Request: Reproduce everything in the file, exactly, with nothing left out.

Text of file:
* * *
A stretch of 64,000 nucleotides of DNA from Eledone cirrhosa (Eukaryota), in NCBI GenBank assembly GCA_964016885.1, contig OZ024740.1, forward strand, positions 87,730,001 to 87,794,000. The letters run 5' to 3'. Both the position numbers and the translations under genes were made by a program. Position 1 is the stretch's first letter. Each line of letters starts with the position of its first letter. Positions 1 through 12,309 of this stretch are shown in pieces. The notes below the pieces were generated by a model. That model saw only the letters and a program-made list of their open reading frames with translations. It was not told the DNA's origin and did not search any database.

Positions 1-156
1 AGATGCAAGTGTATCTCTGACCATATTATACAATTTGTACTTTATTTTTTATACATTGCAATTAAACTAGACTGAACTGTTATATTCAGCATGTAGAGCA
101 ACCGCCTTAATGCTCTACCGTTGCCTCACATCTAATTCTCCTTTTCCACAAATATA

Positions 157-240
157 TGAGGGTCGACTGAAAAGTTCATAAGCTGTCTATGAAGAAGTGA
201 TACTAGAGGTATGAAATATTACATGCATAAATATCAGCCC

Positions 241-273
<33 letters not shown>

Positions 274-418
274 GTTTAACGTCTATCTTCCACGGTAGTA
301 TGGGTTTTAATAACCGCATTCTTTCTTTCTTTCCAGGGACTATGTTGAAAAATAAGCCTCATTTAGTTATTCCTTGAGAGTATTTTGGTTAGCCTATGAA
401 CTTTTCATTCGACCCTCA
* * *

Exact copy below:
A stretch of 64,000 nucleotides of DNA from Eledone cirrhosa (Eukaryota), in NCBI GenBank assembly GCA_964016885.1, contig OZ024740.1, forward strand, positions 87,730,001 to 87,794,000. The letters run 5' to 3'. Both the position numbers and the translations under genes were made by a program. Position 1 is the stretch's first letter. Each line of letters starts with the position of its first letter. Positions 1 through 12,309 of this stretch are shown in pieces. The notes below the pieces were generated by a model. That model saw only the letters and a program-made list of their open reading frames with translations. It was not told the DNA's origin and did not search any database.

Positions 1-156
1 AGATGCAAGTGTATCTCTGACCATATTATACAATTTGTACTTTATTTTTTATACATTGCAATTAAACTAGACTGAACTGTTATATTCAGCATGTAGAGCA
101 ACCGCCTTAATGCTCTACCGTTGCCTCACATCTAATTCTCCTTTTCCACAAATATA

Positions 157-240
157 TGAGGGTCGACTGAAAAGTTCATAAGCTGTCTATGAAGAAGTGA
201 TACTAGAGGTATGAAATATTACATGCATAAATATCAGCCC

Positions 241-273
<33 letters not shown>

Positions 274-418
274 GTTTAACGTCTATCTTCCACGGTAGTA
301 TGGGTTTTAATAACCGCATTCTTTCTTTCTTTCCAGGGACTATGTTGAAAAATAAGCCTCATTTAGTTATTCCTTGAGAGTATTTTGGTTAGCCTATGAA
401 CTTTTCATTCGACCCTCA